Communication tools like Slack and Chanty are great for keeping remote teams in touch, but they can be equally helpful for office-based employees.  They facilitate easy communication and employees can ask questions and get responses quickly.  They also offer the opportunity for non-work-related channels of communication.  Share a quick joke or discuss plans for the upcoming weekend when you don’t have time to break away from your desk.  These little interactions contribute to building meaningful relationships.

Create opportunities for fun!

Sometimes the answer is simple.  People like having a good time and fun team building activities can be a great way to bring employees together.  It’s important to ensure that employees do not feel pressured to participate, but offering opportunities to enjoy shared interests is an excellent way to build connection and cultivate a sense comradery among employees.

Bring employees together by hosting potluck lunches or picnics, organizing company sports teams, volunteering together, or meeting up for paint night or an escape room experience.  Leverage wellness initiatives with team-based challenges and activities.  Some more creative ideas that would also include remote employees are online trivia, book clubs and virtual craft workshops.  Today’s technology is pretty amazing, so experiment with ways to bring activities that are traditionally done in person to a virtual space.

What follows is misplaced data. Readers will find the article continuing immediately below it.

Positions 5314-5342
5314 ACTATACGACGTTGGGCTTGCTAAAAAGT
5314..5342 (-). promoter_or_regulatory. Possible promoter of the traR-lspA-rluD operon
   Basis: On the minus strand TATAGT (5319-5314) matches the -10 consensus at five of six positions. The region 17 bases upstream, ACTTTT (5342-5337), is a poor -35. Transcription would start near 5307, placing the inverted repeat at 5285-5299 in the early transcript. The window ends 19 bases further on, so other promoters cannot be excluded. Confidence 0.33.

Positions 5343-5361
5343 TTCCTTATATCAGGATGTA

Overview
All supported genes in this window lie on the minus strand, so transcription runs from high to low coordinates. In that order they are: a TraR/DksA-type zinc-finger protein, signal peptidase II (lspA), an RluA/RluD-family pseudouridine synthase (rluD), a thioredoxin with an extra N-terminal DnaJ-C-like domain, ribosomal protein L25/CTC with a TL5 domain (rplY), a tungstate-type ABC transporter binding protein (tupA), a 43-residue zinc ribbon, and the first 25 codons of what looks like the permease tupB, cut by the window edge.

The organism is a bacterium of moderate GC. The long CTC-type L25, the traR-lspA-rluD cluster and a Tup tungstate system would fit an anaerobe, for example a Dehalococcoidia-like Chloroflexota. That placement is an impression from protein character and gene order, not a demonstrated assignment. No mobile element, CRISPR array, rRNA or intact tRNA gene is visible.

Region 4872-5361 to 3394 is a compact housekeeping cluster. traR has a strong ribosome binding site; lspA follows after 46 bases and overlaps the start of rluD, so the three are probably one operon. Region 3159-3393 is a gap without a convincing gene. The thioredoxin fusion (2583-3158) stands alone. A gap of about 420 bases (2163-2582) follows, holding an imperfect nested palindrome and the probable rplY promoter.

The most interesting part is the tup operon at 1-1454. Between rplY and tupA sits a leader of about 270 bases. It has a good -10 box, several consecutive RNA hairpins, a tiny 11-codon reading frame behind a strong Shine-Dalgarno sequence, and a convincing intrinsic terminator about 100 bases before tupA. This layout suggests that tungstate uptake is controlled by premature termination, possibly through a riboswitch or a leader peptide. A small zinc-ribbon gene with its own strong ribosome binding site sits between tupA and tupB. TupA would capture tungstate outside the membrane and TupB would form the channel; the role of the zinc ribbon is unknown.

Need some more assistance?

Get your FREE Corporate Wellness Membership 90-Day Starter Kit to get you started!  Employee Wellness Solutions Network can help you create a healthier culture resulting in a more profitable and successful workplace. Our memberships give you access to services including corporate wellness specialists, trainers and health coaches to help you create the best strategy for your organization.  To learn more about the memberships, visit Employee Wellness Solutions Network.


1          Rath, T. and Harter, J.  Your Friends and Your Social Well-Being.  Business Journal.  August 19, 2010. https://news.gallup.com/businessjournal/127043/friends-social-wellbeing.aspx

2   Mastroianni, K. and Storberg-Walker, J.  Do work relationships matter?  Characteristics of workplace interactions that enhance or detract from employee perceptions of well-being and health behaviors.  Health Psychology Behavioral Medicine.  2014 Jan 1; 2(1): 798-819. https://www.ncbi.nlm.nih.gov/pmc/articles/PMC4346030/

3   Holt-Lunstad, J. Smith, T.B. and Layton, J.B.  Social Relationships and Mortality Risk: A Meta-analytic Review. PLoS Med 2010 July 27; 7(7). https://journals.plos.org/plosmedicine/article?id=10.1371/journal.pmed.1000316